At one time Alcoa’s Rockville plant was one of the biggest in the world. Large-scale production of aluminum requires massive amounts of electricity, which accounts for a third or more of the cost. When Alcoa built its plant in Rockdale nearly 70 years ago, they also constructed a power plant on site, taking advantage of the area’s abundance of lignite, a low-grade coal found close to the surface. The smelter, the power plant and the mine together employed as many as 2,000 workers at one time, offering the best-paying jobs in the area.

The Saturday Evening Post introduced a prosperous Rockdale to the world when it published its article in 1952. Last year, an article in Wired was much less flattering. The Hard-Luck Texas Town That Bet on Bitcoin—and Lost details a promised $500 million investment in the city by Bitmain, a Chinese company that makes computers used to mine cryptocurrency. But as the price of bitcoin plunged throughout 2018, Bitmain shelved its plans to build the largest mining facility of its kind at Alcoa’s retired aluminum plant.

Whinstone’s Chad Harris is adamant that his company be a good corporate citizen.

Workers erect the framework designed to hold tens of thousands of Whinstone’s high-speed computing servers.


Despite its negative tone, the Wired story ultimately brought new business and renewed hope to the beleaguered town. Louisiana businessman and cryptocurrency miner Chad Harris had just lost out on a deal to purchase a much-needed power substation in west Texas when he came across the article.

“I was like, ‘I don't know where Rockdale is, but I know Bitmain,’” he says. “And so I read the article and wrote everybody's name down and I started emailing every single person in there.”

Kara Clore is the executive director of the Rockdale Municipal Development District (MDD) which was created in 2010, a result of Alcoa’s closing and the loss of those jobs. Acting as an office of economic development, the MDD works to recruit new business to the Alcoa site. She had been inundated with cryptocurrency proposals after the Wired story came out, none of them deemed the least bit viable. Clore ignored Harris’ weekend email, something the two of them joke about every time she meets with him and his partners, the Whinstone Group, at their new Rockdale headquarters.

A few prefab buildings set upon cinder blocks give the Whinstone offices the look of a construction company, which for now, is exactly what it is. The old power plant is visible in the distance, peeking over the rows of shipping containers and heavy equipment that ring the expanse of dirt. Situated on 100 acres of land leased from Alcoa, Whinstone is hard at work toward its goal of becoming one of the largest bitcoin mining facilities in the world.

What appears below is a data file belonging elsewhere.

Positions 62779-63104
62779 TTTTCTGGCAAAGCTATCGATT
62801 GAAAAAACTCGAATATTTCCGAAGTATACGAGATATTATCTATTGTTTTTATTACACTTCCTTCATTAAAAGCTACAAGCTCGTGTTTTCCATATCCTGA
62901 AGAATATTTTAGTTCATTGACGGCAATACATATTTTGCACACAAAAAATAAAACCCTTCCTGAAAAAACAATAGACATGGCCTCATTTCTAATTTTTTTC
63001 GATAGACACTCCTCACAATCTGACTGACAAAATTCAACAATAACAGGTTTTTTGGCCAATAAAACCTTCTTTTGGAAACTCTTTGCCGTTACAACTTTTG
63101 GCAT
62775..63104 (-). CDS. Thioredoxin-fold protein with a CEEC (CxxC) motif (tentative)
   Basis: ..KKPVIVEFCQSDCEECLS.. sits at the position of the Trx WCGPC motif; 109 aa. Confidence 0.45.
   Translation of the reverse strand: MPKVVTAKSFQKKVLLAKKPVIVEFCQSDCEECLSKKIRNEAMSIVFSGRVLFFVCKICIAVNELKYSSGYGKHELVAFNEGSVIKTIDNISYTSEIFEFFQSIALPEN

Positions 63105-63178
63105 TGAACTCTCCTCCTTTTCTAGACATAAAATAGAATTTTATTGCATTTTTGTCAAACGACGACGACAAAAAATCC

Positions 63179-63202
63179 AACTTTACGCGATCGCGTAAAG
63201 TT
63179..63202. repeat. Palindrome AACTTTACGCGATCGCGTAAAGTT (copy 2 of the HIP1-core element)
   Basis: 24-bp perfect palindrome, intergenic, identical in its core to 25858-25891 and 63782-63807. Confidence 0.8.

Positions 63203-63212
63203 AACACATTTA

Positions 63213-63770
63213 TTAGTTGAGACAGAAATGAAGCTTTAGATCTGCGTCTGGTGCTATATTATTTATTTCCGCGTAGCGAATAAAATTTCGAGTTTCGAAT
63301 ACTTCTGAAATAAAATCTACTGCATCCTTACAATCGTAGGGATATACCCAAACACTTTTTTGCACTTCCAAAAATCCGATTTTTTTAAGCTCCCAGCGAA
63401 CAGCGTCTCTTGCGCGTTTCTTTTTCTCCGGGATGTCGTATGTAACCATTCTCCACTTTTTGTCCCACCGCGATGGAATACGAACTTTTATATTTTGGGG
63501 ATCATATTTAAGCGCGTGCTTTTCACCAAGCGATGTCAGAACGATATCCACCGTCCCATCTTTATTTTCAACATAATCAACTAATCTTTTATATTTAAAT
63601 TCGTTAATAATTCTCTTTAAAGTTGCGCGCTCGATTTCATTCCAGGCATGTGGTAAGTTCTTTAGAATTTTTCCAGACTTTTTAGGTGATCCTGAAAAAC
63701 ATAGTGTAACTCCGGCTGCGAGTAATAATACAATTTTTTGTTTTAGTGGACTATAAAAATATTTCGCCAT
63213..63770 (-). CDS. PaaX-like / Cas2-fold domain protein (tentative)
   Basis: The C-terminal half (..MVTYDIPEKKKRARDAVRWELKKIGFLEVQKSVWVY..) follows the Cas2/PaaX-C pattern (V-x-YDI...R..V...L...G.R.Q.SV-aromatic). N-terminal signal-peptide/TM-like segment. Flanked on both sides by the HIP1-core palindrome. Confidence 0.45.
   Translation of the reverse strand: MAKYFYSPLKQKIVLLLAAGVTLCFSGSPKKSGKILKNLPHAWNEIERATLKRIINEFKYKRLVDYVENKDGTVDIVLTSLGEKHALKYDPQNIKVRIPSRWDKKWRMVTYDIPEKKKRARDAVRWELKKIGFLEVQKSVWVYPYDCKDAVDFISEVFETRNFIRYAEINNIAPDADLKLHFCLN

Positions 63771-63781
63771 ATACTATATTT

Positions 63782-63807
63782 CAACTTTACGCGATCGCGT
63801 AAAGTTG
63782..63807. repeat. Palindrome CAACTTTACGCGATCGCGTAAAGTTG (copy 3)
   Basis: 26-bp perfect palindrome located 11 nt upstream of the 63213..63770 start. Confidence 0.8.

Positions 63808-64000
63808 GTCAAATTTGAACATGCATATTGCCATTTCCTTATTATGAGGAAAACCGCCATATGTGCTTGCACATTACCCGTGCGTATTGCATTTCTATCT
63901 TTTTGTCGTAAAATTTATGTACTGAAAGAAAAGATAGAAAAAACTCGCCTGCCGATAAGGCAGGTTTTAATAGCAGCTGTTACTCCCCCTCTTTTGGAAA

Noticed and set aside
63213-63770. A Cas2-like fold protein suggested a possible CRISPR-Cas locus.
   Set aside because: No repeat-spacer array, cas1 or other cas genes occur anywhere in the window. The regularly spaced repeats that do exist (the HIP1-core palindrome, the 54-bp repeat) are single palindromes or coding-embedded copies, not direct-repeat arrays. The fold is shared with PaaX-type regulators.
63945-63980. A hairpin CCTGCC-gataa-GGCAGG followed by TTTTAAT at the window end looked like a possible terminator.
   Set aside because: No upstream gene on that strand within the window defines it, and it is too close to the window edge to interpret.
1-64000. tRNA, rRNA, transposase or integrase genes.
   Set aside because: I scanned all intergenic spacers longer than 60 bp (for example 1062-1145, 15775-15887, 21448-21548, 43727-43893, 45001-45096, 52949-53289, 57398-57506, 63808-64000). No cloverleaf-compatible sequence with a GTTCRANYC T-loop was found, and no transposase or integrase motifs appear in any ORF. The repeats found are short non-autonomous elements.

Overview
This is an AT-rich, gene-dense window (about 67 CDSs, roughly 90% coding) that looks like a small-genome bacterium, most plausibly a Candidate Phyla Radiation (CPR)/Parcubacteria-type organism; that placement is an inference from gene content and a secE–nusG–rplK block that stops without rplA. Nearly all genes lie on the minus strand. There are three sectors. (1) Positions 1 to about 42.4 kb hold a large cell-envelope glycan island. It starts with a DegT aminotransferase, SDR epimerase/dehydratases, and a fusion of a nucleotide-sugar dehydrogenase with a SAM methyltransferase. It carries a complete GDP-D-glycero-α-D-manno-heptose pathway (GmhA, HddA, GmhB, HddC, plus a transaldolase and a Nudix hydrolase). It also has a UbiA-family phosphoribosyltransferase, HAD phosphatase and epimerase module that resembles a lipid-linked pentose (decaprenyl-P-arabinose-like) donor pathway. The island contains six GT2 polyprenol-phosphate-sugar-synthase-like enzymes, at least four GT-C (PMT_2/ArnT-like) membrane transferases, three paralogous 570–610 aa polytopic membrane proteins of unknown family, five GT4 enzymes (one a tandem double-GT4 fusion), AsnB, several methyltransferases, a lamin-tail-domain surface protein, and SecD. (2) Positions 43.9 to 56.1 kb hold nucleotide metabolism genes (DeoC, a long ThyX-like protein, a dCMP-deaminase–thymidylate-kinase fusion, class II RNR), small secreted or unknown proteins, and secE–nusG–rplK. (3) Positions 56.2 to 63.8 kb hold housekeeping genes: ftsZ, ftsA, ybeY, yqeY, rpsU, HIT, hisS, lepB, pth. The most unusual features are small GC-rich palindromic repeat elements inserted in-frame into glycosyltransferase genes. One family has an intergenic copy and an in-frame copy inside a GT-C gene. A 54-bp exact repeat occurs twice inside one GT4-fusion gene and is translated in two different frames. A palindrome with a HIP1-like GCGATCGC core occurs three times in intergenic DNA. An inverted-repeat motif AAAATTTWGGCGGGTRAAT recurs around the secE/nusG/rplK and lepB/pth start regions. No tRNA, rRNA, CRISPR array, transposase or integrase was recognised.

A short, dusty ride from the offices, crews are at work constructing two long, narrow buildings that stretch into the distance. At 60,000 square feet each, one of the structures is only half finished, its steel framework is being erected over a newly poured concrete slab. Even though it’s a weekend, the inside of the completed building swarms with yellow-vested workers busy erecting a lattice of steel shelving specifically designed by Whinstone to hold tens of thousands of high-speed miners, many of which are already in place. A third building is under construction with more to follow. “We will continue building for the next three to five years,” says Harris.

Whinstone has made every effort to become entrenched in the community, sourcing material and labor locally and supporting other businesses in the area. Joan Ratliff, owner of the Rainbow Courts motel, is happy to have Whinstone’s business and pleased with the company’s involvement in local issues. “They have a philosophy that they’re going to support the city,” she says. “They’re on committees, they volunteer, they put money into things.”

Since they moved the company to Rockdale, Whinstone has taken over maintenance of the community swimming pool, opened a dog park, and installed lights at two ball fields so working parents could see their children’s games. When the company shut down for a few weeks during the pandemic, there were no layoffs and everyone continued to be paid. They also “adopted” three high school seniors and recently committed to sponsoring the police department’s K-9 corps.

Clore is happy that Whinstone persisted in locating the business here. “They have donated to just about every single organization in town,” she says. “And not just money. They will actually get out there and do it themselves.”

The Lure of Lofty Promises